Tribal Tadka: An Initiative for Aarey Forest
As the Mumbai cityscape loses the green of its forests to the grey of high-rises offset by the eye-watering yellow of construction cranes, the city’s lungs are fighting for breath. In a city that is growing at breakneck pace, one of the few places that still plays host to vast, open spaces is the Aarey Milk Colony, backed by its lush forests, adivasi villages, and the leopards that are said to still frequent its paths.
The areas around, and beyond Aarey – are full of flora and fauna, lending biodiversity to a city sorely in need of it. With an estimated 5 lakh trees, Aarey (along with the Sanjay Gandhi National Park) are widely acknowledged to keep Mumbai’s pollution problems at tolerable levels.
While the monsoon still brings floods every year, there is no doubt that without the aid of the trees, the situation would become much worse.
With a past mired in legal mists dating back to the 1940s (from when the land was taken over by the government to create food security in the form of milk and dairies), Aarey’s original inhabitants, the adivasis, have struggled to retain control of the land that was originally theirs. With little to no access to documentation, and innumerable problems in terms of infrastructure, they still continue to live on their ancestral lands, scattered in an estimated 27 hamlets across the area.
With the advent of the Mumbai Metro project however, both the green cover of the city and the lands and livelihood of the adivasis are in danger. An estimated 3500 trees are in danger of being felled to make way for a shed for the metro cars, while the adivasi lands may be re-purposed. To raise awareness about these developments, and to emphasize the importance of nature and forest-lands in Mumbai, Tribal Tadka, an initiative started by Cassandra Nazareth under the WWH Trust, has stepped up to help!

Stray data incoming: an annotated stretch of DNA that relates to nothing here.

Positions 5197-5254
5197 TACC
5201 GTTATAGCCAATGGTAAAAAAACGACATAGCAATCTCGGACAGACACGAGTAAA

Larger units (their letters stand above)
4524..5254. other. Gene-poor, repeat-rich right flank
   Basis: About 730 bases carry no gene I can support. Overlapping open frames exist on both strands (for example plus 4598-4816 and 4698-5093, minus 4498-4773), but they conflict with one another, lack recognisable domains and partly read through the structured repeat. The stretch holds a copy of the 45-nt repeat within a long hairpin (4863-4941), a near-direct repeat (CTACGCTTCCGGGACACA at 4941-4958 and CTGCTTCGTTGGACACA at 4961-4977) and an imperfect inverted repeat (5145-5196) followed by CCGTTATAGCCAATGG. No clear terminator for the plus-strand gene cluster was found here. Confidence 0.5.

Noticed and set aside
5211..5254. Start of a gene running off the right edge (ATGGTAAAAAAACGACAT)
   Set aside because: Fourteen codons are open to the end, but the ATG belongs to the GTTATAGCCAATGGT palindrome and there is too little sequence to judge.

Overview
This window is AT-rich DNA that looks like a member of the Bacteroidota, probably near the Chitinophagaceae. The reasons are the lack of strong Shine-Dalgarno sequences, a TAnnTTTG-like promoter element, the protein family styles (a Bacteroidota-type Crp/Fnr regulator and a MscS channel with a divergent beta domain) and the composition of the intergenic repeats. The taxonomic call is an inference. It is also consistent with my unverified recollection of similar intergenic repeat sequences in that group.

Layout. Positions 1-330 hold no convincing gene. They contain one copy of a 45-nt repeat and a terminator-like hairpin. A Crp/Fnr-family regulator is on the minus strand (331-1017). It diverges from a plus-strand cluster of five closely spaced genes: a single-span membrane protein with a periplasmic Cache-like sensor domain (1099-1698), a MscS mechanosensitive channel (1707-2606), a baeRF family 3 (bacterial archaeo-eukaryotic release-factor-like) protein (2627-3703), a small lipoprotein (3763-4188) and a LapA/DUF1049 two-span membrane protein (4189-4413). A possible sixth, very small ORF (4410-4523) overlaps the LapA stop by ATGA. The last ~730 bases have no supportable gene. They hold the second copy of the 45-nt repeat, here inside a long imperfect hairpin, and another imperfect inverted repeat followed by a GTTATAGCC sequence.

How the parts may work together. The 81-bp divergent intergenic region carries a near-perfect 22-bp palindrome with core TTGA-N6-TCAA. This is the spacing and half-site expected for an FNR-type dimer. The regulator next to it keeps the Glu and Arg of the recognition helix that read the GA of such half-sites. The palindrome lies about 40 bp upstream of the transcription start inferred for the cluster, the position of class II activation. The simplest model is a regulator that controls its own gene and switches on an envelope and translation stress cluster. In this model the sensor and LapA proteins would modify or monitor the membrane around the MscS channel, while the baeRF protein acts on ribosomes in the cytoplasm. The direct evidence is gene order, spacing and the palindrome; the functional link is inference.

Cassandra, who started out as a frequent visitor to Aarey, realized that few people in urban Mumbai knew anything about the area. She initially started by setting up tribal lunches, where she would collect a group of people and take them to one of the villages, where the Warli women would cook and set up lunch for the afternoon, and tell the villagers about their way of life, conduct workshops and answer questions.
After over 3 years of working with these women, she proudly told us about how most of the set-up and management is now undertaken entirely by them, while she aids only with the ticketing. Each time, the lunches have attracted over 100 people, with some coming from as far as Pune! All in all, she estimates 5000 people have come to Aarey to partake of the experience in the the past 2 and a half years.
Now, for the first time, the Trust has brought its initiative out of Aarey and to the city. On Saturday, 17th November, they, along with Abhay Bhavishi, will be hosting an Aarey Forest Day at Pioneer Hall in Bandra, a 100-year old, former cigarette factory re-purposed as a performance arts/community space, and owned by the Curzai family.
Among the events for the day are a tribal breakfast and lunch cooked and served by the Warli women, a flea market featuring arts and crafts made by the adivasi people, a mini farmer’s market featuring produce cooked in Aarey, a Warli Art workshop, and a modak making workshop. A ‘Save Aarey’ corner will feature talks and provide information about the Aarey forest and its rehabilitation, and will also tell you, how YOU can help.
Major portions of the proceeds will go to the Warli women and their families to help them in meeting their daily expenses and improve infrastructure, and to Vanashakti, an organization attempting to have Aarey recognized as protected land so that it cannot be used for government projects.
So don’t wait too long – it’s time to do your bit for the city’s lungs!
All images are courtesy of Wikimedia Commons, Cassandra Nazareth & the WWH Trust (respectively)
Artwork courtesy of Gary Curzai